"This report, which establishes that the March 25 advisory was not a driver of nursing home deaths, was a collaborative process between DOH and the COVID task force. The report’s purpose was to ensure the public had a clear non-political evaluation for how COVID entered nursing homes at the height of the pandemic. All data sets reviewed came to a common conclusion - that spread from staff was likely the primary driver that introduced COVID into these nursing homes. While early versions of the report included out of facility deaths, the COVID task force was not satisfied that the data had been verified against hospital data and so the final report used only data for in facility deaths, which was disclosed in the report. While the out of facility deaths were held aside for verification, the conclusions were supported by both data sets. DOH was comfortable with the final report and believes fully in its conclusion that the primary driver that introduced COVID into the nursing homes was spread brought in by staff. Even Bill Hammond of the conservative think tank Empire Center found that the March 25 advisory was not a primary driver of COVID in nursing homes. The decision was made to initially release the report without the out of facility data and to later update the report to include the out of facility deaths. This was done in February and as Dr. Zucker had testified to the legislature, the conclusions remained the same as in July." 

The Journal's report also drew a reaction from Democratic New York Assemblyman Ron Kim, who previously alleged that Cuomo had threatened him for speaking out against the governor's handling of the state's nursing homes.

"This is criminal," Kim wrote on Twitter. "The Gov's top advisors pushed state health officials to strip a public report of the data showing more nursing home deaths. The changes Cuomo's aides made to the report reveal that they had the fuller accounting of NH deaths as early as the summer of 2020."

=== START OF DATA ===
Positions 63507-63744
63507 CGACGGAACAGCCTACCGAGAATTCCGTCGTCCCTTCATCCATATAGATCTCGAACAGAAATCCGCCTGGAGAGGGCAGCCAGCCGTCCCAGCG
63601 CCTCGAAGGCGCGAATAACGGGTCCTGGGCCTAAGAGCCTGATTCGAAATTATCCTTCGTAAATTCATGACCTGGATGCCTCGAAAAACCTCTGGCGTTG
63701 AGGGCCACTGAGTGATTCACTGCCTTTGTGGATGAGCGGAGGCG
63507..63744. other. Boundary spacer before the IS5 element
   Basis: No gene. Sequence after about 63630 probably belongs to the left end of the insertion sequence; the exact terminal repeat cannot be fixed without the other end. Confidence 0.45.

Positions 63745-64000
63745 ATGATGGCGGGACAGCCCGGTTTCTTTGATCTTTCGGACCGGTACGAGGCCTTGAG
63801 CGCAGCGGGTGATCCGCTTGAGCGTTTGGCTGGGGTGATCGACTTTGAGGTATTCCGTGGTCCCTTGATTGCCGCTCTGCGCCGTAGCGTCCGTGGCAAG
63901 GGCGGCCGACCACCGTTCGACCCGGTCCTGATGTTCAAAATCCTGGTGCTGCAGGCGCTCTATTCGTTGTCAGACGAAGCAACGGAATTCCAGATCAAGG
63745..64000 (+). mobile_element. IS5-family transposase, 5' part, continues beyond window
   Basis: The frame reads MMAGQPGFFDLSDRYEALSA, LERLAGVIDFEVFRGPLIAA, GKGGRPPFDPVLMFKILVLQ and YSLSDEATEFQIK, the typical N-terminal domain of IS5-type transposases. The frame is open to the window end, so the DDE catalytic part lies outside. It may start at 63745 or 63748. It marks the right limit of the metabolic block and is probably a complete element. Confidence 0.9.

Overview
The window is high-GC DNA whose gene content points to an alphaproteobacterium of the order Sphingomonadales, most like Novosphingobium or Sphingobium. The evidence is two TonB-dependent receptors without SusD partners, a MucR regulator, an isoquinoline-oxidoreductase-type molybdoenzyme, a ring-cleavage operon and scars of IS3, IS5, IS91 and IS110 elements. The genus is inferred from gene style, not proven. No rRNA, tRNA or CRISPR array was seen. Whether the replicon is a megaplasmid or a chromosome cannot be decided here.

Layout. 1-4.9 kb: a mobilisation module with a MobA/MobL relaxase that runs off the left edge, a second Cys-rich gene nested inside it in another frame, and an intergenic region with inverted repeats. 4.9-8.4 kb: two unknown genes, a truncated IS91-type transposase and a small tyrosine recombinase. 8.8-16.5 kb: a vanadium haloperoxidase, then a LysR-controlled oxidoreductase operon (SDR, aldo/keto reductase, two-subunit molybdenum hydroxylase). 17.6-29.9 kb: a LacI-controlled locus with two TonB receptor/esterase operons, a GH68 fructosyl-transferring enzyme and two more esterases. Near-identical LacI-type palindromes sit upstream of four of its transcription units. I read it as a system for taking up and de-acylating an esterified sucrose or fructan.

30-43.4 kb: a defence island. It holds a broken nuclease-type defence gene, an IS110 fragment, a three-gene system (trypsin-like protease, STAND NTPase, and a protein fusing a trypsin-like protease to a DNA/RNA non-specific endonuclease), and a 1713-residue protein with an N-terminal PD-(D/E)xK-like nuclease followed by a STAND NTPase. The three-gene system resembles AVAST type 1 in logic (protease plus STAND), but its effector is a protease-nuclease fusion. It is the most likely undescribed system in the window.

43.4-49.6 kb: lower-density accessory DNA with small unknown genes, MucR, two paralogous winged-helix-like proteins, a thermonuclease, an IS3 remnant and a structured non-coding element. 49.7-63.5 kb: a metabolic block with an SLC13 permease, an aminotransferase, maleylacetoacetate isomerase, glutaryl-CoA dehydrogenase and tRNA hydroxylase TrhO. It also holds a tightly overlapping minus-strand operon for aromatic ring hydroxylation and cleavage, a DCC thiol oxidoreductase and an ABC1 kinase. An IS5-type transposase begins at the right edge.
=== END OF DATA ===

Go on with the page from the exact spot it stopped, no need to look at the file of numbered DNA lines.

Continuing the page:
Reports of discrepancies in the tally of coronavirus-related deaths in the state’s nursing homes have sparked severe criticism against Cuomo, who initially drew national praise for his handling of the coronavirus – despite New York state being a U.S. epicenter for its deadly spread.

Now the nursing-home reports are being coupled with allegations of sexual harassment against the 63-year-old third-term Democrat, who is facing increasingly bipartisan calls for his resignation -- as well as a planned investigation by New York's attorney general.

The Journal’s story about the nursing-home data was published on the same evening that the "CBS Evening News" aired an interview with Charlotte Bennett, one of at least three women who have made sexual misconduct allegations against Cuomo.


During that interview, Bennett – a 25-year-old former aide to Cuomo -- suggested that positive media coverage of Cuomo’s handling of the coronavirus may have boosted his ego.

"I think he felt like he was untouchable in a lot of ways," Bennett told Nora O’Donnell of CBS.

Bennett accused Cuomo of "trying to sleep with me," while two other women – Lindsey Boylan and Anna Ruch – have also accused him of inappropriate comments and behavior.

Cuomo, at a Wednesday news conference, denied intentionally mistreating the women. He apologized, saying he now realized his comments had an unintended effect, and claimed he "learned an important lesson" but had no plans to leave office.

Fox News’ Michael Ruiz contributed to this story.